Hard Rock Hotel Ready to Play New “Guitar”

By staff writer

June 2019

2 min. read

The sky is truly the limit for Seminole Hard Rock Hotel and Casino’s $1.5 billion expansion, which is epitomized by the new 450-foot guitar-shaped hotel that residents of Broward County have seen rise from the ground over the past two years. The sprawling resort is set to open on Oct. 24, 2019.

The hotel will house three towers: the world’s first guitar-shaped building, with 638 luxury rooms; the Oasis Tower, which will consist of 168 luxury rooms overlooking a new “Bora Bora Experience” pool-lagoon area; and the classic Hard Rock Hotel that is a long-established staple in South Florida. This resort is shaping up to be unique in many aspects, including the size of the over 800 new rooms at 515 square feet, a significant upgrade from the average industry standard of 400 square feet.

The resort’s new amenities rival that of any luxury resort found in places like Las Vegas or Dubai. Guests will have access to the private “Bora Bora Experience” that is reminiscent of the region for which it is named, including private villas, personal butler service and a pool-lagoon landscape. The resort will also offer a new 42,000 square foot space that includes a 3,200 square foot fitness center, salon, barber shop, and countless spa services. The primary staple of the Seminole Hard Rock Hotel is its casino, which is also undergoing some major renovations and upgrades with the addition of 200 table games, 3,100 slot machines and a newly constructed 45-table poker room. Finally, the new 6,500-seat Hard Rock Live venue is expected to draw tourists and musical acts alike to the South Florida region. The venue will be kick-started a day after the grand opening with an inaugural concert by Maroon 5.

The massive expansion is already having a positive economic impact on the South Florida region. The resort has been in the process of hiring over 1,200 new employees for full-time, part-time and on-call positions, while the expansion required over 2,000 construction employees. The almost completed guitar-shaped tower is already a landmark on the South Florida skyline and is attracting more attention to the city of Hollywood, where the resort is located.

Long a major economic driver in Broward County, the refurbished Seminole Hard Rock Hotel and Casino is ready for its debut and set to play a major role in all of South Florida.

For more information on Seminole Hard Rock Hotel and Casino visit:



St. Pete Rising

By staff writer

June 2019

Development and transformation are necessary to any region undergoing the population and business growth that Tampa Bay is experiencing. Nowhere is this more evident than what was once the sleepy beach town of St. Petersburg, which Mayor Rick Kriseman describes as, “A city of opportunity, where the sun shines on all who come to live, work and play. Our population was once just a retirement community, but that has changed dramatically over the years.”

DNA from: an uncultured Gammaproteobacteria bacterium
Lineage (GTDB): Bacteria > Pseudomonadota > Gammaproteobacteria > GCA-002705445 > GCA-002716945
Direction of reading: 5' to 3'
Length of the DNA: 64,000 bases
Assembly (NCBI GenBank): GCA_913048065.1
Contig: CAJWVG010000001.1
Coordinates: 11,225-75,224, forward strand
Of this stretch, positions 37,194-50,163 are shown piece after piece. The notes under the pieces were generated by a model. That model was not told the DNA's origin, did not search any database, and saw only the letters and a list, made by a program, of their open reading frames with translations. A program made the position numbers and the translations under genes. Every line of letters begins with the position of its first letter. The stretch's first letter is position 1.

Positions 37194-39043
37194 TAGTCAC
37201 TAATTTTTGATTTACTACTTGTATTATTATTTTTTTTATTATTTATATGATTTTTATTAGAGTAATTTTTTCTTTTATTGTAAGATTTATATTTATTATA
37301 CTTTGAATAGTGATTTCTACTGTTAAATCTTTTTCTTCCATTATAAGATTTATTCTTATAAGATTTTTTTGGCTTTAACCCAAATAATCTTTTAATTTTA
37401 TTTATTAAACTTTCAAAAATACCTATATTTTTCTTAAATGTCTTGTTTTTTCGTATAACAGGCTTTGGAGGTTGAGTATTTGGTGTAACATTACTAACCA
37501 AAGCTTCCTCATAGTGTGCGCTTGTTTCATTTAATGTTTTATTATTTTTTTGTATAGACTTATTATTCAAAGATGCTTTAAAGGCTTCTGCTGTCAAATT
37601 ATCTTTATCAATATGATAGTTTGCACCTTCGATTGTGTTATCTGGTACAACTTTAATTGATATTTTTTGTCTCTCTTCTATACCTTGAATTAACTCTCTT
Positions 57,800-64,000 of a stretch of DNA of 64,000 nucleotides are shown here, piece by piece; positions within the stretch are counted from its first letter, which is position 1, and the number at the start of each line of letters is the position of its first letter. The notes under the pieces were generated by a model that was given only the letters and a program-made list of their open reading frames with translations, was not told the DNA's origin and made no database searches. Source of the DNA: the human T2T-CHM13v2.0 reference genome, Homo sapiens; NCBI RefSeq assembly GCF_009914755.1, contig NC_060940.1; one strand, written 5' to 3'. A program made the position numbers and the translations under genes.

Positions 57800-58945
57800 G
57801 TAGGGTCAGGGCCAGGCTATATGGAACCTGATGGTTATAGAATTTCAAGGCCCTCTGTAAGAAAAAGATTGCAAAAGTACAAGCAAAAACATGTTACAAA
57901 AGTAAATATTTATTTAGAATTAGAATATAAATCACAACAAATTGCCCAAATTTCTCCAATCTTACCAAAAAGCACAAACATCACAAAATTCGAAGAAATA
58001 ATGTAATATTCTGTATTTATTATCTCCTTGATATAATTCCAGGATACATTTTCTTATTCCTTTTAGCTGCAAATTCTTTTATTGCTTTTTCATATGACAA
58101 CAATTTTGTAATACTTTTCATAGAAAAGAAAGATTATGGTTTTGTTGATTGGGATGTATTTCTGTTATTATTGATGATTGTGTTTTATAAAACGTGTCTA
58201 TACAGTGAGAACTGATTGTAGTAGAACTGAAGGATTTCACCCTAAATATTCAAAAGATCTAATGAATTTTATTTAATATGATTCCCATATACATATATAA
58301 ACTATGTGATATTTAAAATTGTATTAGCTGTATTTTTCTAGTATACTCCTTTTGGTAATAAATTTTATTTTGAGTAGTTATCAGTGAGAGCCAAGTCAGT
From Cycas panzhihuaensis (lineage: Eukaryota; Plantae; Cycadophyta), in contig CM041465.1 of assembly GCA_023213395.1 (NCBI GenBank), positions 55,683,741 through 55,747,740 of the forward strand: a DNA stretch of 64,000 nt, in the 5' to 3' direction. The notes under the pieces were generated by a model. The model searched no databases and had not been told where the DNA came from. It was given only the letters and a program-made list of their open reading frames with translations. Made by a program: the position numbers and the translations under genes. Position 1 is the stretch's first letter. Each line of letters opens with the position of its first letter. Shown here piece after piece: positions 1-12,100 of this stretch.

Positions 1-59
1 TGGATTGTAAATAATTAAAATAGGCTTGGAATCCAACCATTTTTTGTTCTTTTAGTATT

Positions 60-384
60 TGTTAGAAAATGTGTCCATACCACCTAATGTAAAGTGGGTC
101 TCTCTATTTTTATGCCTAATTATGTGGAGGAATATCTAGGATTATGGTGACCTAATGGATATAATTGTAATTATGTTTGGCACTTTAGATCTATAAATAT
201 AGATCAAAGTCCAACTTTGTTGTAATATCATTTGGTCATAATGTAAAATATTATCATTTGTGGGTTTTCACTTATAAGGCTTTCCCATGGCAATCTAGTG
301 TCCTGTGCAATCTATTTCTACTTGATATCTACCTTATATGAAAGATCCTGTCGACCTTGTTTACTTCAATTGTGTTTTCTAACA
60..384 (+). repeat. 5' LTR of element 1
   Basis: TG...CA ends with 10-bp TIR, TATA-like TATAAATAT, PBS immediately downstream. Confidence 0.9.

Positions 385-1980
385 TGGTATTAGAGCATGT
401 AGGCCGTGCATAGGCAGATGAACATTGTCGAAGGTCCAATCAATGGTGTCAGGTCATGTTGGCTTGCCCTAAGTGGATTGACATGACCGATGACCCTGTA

The development of St. Petersburg is a prime example of the type of change that can happen when various entities work together to create change. In fact, the very essence of the St. Pete that residents have come to know is based on a foundation of collaboration, thanks to efforts by groups like the Tampa Downtown Partnership that laid the groundwork for economic drivers like the St. Pete Innovation District. Invest: Tampa Bay spoke with Alison Barlow, Executive Director of the Innovation District, who expressed just how important collaboration has been to the development of St. Pete. “Forty years ago, St. Pete benefited from some forward-thinking people who laid the groundwork for the Innovation District. They developed the Downtown Partnership and assembled the land that would eventually become the University of South Florida St. Petersburg. Others turned to solving childhood illness. They set out to find a research partner, and brought Johns Hopkins All Children’s Hospital to the area. As all of these people kept attracting these innovative companies and individuals and putting them next to each other, it resulted in some incredible outcomes. We are now living the benefit of all this collaboration and innovation.”

Mayor Kriseman has been perhaps the biggest advocate for the development of St. Pete through collaboration and unity, spearheading multiple initiatives to help reach the untapped potential of the area. One of his largest endeavours started in 2014, just months after taking office: the development of a new pier for the city of St. Petersburg. This $87 million undertaking will include a restaurant, a pavilion, a wet classroom and discovery center. “We like to think of ourselves as an arts and culture hub. Our new pier will include an entirely new pier district when it opens toward the end of next year,” Mayor Kriseman told Invest: Tampa Bay. Major construction on the pier should be completed toward the end of 2019 with the hope of opening to the public in 2020. The ultimate goal for the 3,065-foot pier is to be its own district within St. Pete and to act as a hub of cultural and economic activity for residents and visitors alike.